Did you know that the same skills used in Survival Situations are the
same skills needed for effective Leadership? The U.S. military uses
the word SURVIVAL as a mnemonic device to help its troops and leaders
remember right actions under fire. Visionary Leadership:
*S: Size up the Situation*. Survivalists know that they need to survey their environment before taking action. Today’s Successful Leaders
need to do the same. Unfortunately I have seen too many newly promoted
managers, so anxious to prove their worth , begin immediately making
changes before a careful business/organizational analysis. The result:
A disruption of customers and employees and often negative
consequences to the organization. Always conduct Intel, before
offering opinion or direction.
*U: *Undue Haste Makes Waste:* A companion to the S in Survival with
one additional rule pertaining to crisis situations. Did you know that
an angry or emotional person’s I.Q. drops 50%? How many leaders can
afford to lose that much brain power in their decision making? Rule of
thumb: Never make a business decision while in an emotionally charged
state and that includes addressing employees when you’re under
pressure or under fire.
*R: Remember where you are: *Always check that your decisions and
actions are in keeping with your organization’s mission statements,
values and key business objectives. Ask yourself on a regular basis.
“Is this the best use of my time to accomplish the overall
organization mission and strategic objectives?” If the answer is no,
re-think the task. It takes discipline for a leader to stay on point
and not get lost in the jungle. Remember, the best way to get found in
the wilderness is to focus on not getting lost in the first place.
Vision and Clear Goals are key.
*V: Vanquish Fear and Panic: *A running animal is a vulnerable animal.
Do you know leaders and managers who run around the office making
everyone crazy? Do they look like a leader who is cool and calm in a
crisis? I think not. Here’s a simple communication rule to improve
your leadership credibility rating. People who speak slower and wait 2
to 3 seconds to respond are considered much more credible. * *Use the
“Power of the Pause to your advantage”. If you find yourself cutting
people off in mid-sentence or running around frenetically in response
to pressure, both are warning signals to slow down and pause!
*I: Improvise: *Are you Solution Oriented or Problem Focused? Today’s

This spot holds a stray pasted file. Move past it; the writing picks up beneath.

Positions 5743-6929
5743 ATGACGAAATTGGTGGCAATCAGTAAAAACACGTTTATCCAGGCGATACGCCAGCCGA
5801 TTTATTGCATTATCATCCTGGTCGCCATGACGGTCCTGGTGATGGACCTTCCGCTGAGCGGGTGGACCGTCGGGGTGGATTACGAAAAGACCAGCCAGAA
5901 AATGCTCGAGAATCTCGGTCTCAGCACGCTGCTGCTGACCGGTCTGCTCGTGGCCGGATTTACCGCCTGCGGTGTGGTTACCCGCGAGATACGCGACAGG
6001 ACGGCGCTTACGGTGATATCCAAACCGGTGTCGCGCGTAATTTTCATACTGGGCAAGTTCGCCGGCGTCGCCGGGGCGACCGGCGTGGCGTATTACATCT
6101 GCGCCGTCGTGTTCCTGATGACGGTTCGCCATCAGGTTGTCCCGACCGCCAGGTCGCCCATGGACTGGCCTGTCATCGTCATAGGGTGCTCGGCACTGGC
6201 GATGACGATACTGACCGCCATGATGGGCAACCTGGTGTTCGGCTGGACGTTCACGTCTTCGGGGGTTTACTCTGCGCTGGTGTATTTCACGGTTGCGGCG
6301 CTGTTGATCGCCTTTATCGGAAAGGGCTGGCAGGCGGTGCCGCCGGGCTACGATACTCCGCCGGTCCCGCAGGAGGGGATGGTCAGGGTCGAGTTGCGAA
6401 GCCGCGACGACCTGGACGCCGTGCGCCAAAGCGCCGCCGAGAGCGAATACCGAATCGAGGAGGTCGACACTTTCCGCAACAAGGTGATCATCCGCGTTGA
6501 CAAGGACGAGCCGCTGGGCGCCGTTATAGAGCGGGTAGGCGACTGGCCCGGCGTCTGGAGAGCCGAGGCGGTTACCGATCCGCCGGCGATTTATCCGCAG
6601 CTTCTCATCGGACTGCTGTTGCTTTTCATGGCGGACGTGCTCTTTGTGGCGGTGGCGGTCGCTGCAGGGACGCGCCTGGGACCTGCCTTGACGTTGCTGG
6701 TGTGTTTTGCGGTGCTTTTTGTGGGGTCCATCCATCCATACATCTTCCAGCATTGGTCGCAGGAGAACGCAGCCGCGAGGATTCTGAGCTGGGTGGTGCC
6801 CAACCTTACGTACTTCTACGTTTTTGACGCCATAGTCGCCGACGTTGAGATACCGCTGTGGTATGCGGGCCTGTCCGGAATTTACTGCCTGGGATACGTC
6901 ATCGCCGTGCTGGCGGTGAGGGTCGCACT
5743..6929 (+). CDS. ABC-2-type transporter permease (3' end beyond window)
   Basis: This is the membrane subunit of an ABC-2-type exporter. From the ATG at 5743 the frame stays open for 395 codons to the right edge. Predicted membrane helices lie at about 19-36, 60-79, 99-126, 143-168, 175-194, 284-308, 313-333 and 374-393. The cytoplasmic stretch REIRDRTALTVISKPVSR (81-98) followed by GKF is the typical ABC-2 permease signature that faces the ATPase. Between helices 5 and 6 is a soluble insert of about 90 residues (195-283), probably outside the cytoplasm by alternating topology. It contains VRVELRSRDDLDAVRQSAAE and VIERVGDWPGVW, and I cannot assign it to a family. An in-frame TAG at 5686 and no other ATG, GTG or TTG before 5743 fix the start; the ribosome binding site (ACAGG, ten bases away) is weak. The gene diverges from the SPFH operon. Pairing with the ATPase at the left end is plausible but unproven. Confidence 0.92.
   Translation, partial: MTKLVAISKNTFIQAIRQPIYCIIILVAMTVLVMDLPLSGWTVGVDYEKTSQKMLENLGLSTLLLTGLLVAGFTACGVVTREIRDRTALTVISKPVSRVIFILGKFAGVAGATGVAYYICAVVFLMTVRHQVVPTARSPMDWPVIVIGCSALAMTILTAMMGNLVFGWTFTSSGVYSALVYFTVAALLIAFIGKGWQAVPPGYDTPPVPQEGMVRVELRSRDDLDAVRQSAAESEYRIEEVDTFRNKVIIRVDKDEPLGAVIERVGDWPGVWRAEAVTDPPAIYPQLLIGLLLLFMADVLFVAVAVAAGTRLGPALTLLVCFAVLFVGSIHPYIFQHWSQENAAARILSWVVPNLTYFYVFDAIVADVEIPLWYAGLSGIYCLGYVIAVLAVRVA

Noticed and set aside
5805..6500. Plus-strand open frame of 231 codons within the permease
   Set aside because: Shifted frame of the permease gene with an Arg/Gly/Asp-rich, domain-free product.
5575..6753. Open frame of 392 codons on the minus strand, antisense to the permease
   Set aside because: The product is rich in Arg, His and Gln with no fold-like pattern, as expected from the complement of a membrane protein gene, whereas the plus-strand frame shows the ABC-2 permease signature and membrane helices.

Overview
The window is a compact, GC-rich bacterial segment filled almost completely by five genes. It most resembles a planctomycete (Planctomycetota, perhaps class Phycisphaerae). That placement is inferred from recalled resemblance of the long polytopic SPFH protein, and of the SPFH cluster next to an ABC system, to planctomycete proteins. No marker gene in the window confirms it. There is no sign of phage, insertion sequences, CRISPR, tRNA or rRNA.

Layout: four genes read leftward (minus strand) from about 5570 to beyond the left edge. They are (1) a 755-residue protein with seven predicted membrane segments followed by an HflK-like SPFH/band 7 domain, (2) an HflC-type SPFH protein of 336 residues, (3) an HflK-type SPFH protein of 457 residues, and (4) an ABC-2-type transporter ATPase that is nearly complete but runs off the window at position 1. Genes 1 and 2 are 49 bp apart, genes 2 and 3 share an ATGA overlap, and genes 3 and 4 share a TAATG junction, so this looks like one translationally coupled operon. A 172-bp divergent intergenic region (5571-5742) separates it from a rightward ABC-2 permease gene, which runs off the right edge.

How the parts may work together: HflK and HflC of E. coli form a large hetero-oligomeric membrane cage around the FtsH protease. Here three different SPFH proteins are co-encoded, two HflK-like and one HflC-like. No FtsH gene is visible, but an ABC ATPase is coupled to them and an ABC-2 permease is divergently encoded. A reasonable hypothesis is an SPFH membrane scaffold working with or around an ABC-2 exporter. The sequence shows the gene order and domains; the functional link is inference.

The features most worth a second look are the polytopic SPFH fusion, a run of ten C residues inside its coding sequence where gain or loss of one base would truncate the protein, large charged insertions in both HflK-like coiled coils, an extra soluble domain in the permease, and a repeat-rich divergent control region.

Successful leaders recognize they won’t always have the perfect world
and so become quickly known as the McGuiver’s in their organization.
The question is are you a Go-To or a Run- From Leader? A Go- To
leader, presents a solution for every problem presented.. A Run- From
leader whines about their lack of resources. You be the judge of which
category your organization would put you in.
*V: Value Living: *I have met the most brilliant people who are
unfortunately poor managers because they know little about those
around them who make things happen. If you value the life of your
employees, they will value their partnership with you.
*A*: *Act Like the Natives: *Recognize that empathy and finding common
ground with customers, employees, colleagues and upper management are
the key to your survival. Coming in like a tourist, telling the
natives what you do in their country won’t win you points in any camp.
*L: Learn Something New*—–Every day! Today’s successful leader
needs to be an information and learning machine. Stay up on best
practices, new consumer trends, competitors and yes, even pop culture.
Your adaptability to life’s ever changing conditions is the key to
your survival. Ever met someone who talks about the good ole days?
Chances are they’re not Leadership Survivors!
Rosemary Rein, is the Author of GO Wild! Go GREAT !Training Seminars
for Leadership and Customer Service. http://www.gowildgogreat.com, delivering keynote presentations and
1-day seminars in the United States, Canada and Latin America.
Introducing the new "Paracord Grenade" survival tool.
Did you like the article? Subscribe to our Alexa Flash Briefing Skill